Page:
Private consumption has been the primary driver of economic growth over the past half-decade. Behind consumption growth, is the security economy that generates demand for goods and services, equipment and operations and maintenance of the national army, as well as higher spending by donors, and their large off-budget contributions. In 2009/10, private consumption contributed 22.1 percent points of the 22.5 percent real growth (while net exports represented –5.7 percentage points). Consequently, government spending contributed relatively little to GDP – just 3 percentage points. Furthermore, investment has been dynamic, showing moderate growth over the years and contributing around 4 percentage points to GDP growth, mostly from the external budget capital spending and private investment in the security economy.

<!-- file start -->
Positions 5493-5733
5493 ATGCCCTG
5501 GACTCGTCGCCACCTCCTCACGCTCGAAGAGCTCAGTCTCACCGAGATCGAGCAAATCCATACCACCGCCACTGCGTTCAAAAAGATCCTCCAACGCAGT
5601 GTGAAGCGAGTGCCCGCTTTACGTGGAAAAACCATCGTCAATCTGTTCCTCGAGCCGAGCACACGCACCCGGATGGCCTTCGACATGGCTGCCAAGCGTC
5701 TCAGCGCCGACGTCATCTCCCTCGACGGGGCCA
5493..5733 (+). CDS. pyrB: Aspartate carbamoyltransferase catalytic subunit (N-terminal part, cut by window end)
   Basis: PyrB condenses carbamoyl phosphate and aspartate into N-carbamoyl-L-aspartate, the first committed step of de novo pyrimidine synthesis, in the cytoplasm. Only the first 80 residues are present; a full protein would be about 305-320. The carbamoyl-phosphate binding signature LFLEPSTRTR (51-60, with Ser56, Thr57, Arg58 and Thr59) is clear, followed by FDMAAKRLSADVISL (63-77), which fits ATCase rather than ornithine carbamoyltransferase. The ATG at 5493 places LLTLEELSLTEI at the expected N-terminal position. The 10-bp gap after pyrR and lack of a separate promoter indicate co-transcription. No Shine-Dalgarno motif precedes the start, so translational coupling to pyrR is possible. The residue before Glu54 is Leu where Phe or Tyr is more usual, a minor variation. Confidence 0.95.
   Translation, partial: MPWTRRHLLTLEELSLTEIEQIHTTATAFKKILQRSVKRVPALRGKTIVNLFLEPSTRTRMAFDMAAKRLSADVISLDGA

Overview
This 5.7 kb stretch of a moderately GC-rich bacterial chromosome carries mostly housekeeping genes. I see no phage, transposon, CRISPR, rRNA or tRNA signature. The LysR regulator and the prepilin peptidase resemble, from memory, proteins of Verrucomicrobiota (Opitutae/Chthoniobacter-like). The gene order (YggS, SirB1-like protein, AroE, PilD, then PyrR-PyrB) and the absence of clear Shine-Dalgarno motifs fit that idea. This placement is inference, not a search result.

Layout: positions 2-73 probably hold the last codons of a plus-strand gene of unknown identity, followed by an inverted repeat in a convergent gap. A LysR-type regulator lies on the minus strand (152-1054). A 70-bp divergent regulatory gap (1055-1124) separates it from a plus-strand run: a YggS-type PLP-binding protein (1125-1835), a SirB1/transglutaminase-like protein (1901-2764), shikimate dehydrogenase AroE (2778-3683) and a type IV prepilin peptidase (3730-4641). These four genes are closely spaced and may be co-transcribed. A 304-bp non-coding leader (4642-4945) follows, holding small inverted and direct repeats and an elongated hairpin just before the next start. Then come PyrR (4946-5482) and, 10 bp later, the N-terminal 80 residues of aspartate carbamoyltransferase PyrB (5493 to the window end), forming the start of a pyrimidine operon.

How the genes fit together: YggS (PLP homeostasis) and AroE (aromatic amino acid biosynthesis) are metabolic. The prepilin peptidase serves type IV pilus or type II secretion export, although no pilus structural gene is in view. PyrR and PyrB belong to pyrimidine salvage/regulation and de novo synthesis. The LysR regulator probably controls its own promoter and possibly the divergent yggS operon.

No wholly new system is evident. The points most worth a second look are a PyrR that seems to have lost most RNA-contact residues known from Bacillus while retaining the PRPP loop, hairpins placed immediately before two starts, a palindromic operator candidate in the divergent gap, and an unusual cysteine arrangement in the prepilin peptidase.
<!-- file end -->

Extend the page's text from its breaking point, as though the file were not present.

Much of private consumption is directed towards services. In 2009/10 and in the past five years, services contributed about half of output (and over 10 percentage points of the 22.5 percent real growth – Figure B). The most dynamic services subsectors have been Communications (45 percent annual growth), Finance & Insurance (27 percent) and Transport (22 percent), with Wholesale and Retail trade lagging at a marginal 4 percent growth. In addition, Agriculture contributed 7.3 percentage points, driven mainly by a good cereal harvest and livestock. The sector’s output has been volatile because Afghanistan’s arable land and most irrigation systems depend on seasonal rain and snow. Furthermore, Industry contracted by 3 percent over last year, due largely to weaker manufacturing, that contracted by 12 percent. In addition, Construction contributed 1.86 percentage points, while mining added only a marginal at 0.11 percent of last year’s GDP growth.However there are a number of economic indicators suggesting that Afghanistan is on an unsustainable growth path. The country is highly aid dependent with foreign aid disbursements of 47 percent of GDP in 2008/09. Only little is produced for export purposes while the country depends heavily on imports for reconstruction and food. The same financial year, private investment only reached 8 percent of GDP, while total investment was 32 percent of GDP. Another major concern is the fact that gross revenues from opium trade are estimated to be equivalent to as much as third of measured GDP (opium is not reflected in the official GDP numbers). Afghanistan is the source of 93 percent of the world’s opium production and the area under cultivation more than doubled from 2003 to 2007. This context implies the need for a medium term strategy based on alternative sources of sustained growth in Afghanistan.